- TOP PLAYERSOffensePABLO S. TORRE | August 20, 2012
- TAMPA BAY buccaneersENEMY lines WHAT A RIVAL COACH SAYSJune 28, 2012
- Faces in the CrowdJune 11, 2001
Says Red Sox G.M. Ben Cherington, "I wouldn't want to comment on whether we made a bid, but we were involved in scouting him, spent a fair amount of time on him, liked him, recognized the talent. It's definitely a risk in investing that kind of money in a player on whom you simply have less data than a proven major league player."
Another G.M. was even more pessimistic. "Crazy risk," he says. "I wouldn't sign a guy for four-times-nine that you have no clue about. You don't know his makeup, you don't know his aptitude, you don't know so many things you need to know. The outcome of it? Already, I would have done it, now that I know what I know. Before it played out, I thought it was crazy."
It was a kind of crazy the A's had come to welcome. For one, they had come to believe that embracing the sort of risk their well-heeled competitors avoided, finding a $20 million player for $9 million ("an engaging of high-variance strategies," as Zaidi says), was one of the few ways they might contend. "You can spend your money on a guy like this, who's risky but has a chance to really be a star, or you can spend three-times-seven or four-times-eight on a big leaguer who is a more certain thing but isn't really going to swing the fate of your franchise much either way," says Zaidi. "If you're a team like New York or Boston, it probably makes less sense. There are ways for them to spend their money safer, to get similarly productive players who just cost them more." Zaidi was hired for just such analysis. Beane plucked the MIT graduate's résumé out of a pile in 2004, when Zaidi was a graduate student in behavioral economics at Cal. He finished his dissertation, titled Top of Mind in Task-Based Environments and Choice Under Risk, in 2010.
Another reason the A's felt Cespedes was worth it was that they believed they had gone far beyond what other teams had done to evaluate him. For at least three years they directed their scouts to do more than simply drop in on conveniently located major international tournaments to observe Cespedes. Their scouts traveled the world—to Europe, to Japan, to Mexico, to Taiwan—so as not to miss a single at bat in more than 20 games.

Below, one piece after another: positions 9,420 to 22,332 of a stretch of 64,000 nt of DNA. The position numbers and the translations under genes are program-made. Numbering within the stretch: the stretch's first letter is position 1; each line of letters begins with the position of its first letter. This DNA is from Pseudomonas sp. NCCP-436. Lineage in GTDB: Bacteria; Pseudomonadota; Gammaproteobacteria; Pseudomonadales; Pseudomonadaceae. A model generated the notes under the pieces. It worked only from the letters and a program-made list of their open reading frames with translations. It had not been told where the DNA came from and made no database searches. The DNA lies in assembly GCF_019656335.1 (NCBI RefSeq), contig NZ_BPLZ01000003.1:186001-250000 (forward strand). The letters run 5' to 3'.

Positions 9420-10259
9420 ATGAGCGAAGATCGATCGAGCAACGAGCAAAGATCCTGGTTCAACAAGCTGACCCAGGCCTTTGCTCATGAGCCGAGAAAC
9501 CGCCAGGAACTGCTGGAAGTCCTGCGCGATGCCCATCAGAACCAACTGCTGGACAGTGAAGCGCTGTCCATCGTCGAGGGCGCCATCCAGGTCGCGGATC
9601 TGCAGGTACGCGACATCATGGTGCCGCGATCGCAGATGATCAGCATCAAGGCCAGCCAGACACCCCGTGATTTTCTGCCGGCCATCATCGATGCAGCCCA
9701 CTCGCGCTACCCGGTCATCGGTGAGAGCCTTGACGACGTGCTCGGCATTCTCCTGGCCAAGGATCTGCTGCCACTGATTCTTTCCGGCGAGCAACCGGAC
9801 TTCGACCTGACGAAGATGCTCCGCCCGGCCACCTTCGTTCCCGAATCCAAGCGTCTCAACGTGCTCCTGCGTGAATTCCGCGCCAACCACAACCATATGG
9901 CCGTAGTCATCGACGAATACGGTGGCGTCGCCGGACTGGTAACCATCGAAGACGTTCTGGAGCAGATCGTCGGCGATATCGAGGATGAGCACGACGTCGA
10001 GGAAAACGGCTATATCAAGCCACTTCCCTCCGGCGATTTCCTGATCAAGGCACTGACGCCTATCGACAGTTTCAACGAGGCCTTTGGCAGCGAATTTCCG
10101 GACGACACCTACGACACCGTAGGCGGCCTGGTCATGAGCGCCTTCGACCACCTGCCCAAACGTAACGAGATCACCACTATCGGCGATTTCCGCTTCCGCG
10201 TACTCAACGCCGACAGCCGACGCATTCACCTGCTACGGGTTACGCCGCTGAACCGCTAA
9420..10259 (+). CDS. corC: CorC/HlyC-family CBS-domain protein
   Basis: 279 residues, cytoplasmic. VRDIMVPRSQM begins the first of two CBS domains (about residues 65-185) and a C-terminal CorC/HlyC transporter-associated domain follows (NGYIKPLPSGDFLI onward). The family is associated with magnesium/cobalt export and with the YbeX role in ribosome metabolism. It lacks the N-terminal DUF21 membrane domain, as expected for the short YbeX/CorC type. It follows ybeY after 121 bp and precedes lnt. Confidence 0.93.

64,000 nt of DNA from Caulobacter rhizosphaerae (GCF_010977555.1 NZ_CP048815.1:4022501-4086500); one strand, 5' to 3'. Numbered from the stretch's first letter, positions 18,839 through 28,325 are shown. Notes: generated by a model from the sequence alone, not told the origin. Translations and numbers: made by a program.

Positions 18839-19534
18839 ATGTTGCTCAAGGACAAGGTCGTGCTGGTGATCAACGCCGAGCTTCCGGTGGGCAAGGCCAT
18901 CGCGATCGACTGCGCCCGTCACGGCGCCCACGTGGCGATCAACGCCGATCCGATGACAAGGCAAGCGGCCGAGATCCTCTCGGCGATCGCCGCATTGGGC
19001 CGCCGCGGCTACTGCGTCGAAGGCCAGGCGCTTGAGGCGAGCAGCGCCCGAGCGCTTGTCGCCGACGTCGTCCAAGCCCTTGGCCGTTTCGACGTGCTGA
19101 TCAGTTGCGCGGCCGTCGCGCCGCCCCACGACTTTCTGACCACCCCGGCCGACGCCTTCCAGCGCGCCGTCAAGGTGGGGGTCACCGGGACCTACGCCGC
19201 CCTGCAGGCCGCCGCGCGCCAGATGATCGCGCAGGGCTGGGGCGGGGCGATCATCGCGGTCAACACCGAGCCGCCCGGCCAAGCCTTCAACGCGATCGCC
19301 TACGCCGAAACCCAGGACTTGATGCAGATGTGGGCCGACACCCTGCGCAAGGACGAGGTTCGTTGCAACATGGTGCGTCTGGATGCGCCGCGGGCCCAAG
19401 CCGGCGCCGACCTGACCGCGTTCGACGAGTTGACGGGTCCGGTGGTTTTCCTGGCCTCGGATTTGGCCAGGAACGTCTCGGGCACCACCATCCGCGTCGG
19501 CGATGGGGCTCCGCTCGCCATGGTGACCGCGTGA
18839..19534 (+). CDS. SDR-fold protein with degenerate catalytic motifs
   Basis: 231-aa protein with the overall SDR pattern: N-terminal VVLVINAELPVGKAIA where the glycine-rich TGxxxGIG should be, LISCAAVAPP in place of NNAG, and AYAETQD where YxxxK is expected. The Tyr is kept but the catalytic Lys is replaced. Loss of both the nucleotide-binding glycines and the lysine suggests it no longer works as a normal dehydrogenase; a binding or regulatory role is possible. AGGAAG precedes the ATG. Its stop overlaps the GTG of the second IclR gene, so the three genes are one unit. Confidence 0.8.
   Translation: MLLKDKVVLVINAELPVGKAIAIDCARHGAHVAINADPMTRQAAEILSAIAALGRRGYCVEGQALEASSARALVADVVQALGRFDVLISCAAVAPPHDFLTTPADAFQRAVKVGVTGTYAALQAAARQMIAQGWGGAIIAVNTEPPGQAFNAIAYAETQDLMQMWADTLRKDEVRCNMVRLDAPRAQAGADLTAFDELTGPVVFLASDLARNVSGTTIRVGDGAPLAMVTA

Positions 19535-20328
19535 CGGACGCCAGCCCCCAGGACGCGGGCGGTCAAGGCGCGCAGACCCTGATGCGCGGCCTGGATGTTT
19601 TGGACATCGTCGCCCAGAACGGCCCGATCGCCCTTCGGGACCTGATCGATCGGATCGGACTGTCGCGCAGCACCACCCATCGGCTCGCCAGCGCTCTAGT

Dan Kantrovitz, a 34-year-old graduate of Brown and Harvard who was Oakland's director of international scouting from 2009 until the Cardinals hired him to run their scouting department in January 2012, watched Cespedes more than anyone else. As Kantrovitz tracked Cespedes, watching a swing that "is a little violent, but also beautiful and rare to see," he was surprised to see so few familiar faces in the stands with him. "I'd write in e-mails back to Oakland that we just saw some of the best players in the world play, and there were only, like, three or four other teams there," he says. "We took a lot of pride in the fact that when we would get memos from MLB—that a Cuban player's becoming a free agent—we never had to say, 'Who is this guy?'"
Once Cespedes left Cuba, it was decision time. Much of the work fell to Zaidi, who attempted to translate Cespedes's Cuban statistics to the U.S. He knew the exercise was problematic for a number of reasons, primarily because so few players have made the leap between leagues. "The sample of players is so thin that you're basically saying, Well, we think Yoenis is going to be good because Alexei Ramirez was good," Zaidi explains. "Alexei and Yoenis are two completely different players."
The bulk of Zaidi's task involved what to do with the body of positive reports that had been submitted by Kantrovitz, Owens and the club's other scouts. "You're trying to impose analytical discipline on what is fundamentally qualitative information," he says. To that end, Zaidi built a model that analyzed not just the grades the scouts had given to Cespedes on the usual eight-point scale, but also the scouts themselves. "Say three guys have a six power on him, three guys have seven power on him. What kind of minor leaguers or major leaguers do those guys have those grades on?"
Zaidi is known as Tools Police around Oakland's front office for his propensity for punching analytical holes in scouts' observations. This time, though, he more than agreed with them. "He came up with an analytical manifesto, almost, endorsing the signing," says Kantrovitz. With Beane and his longtime assistant, David Forst, Zaidi made an impassioned presentation to the club's ownership about why it was a good idea.
Ownership agreed, but a few things still had to fall into place. One was that Oakland's final bid was as much as they could afford. If a richer club continued to raise its paddle, it would be out of luck. The A's were helped by the fact that Cespedes hit the market relatively late in the off-season when many franchises had already exhausted their budgets. The Tigers, for instance, had given Prince Fielder a nine-year, $214 million deal in late January. The Rangers had just completed their pursuit of Yu Darvish. "I've thought about it a lot," says Jon Daniels, the Rangers' G.M. "We had a $100 million investment in a foreign player, so that's where our focus was."
Signing a risky player is one thing; having the gamble pay off is the more difficult problem. "We have a lot more Asian players who come over after playing in Japan, and we still can't get that right," notes Forst. "With Yoenis, it was the same as any free agent, anytime you commit that amount of dollars. You're really excited. But you also go, O.K., this had better work."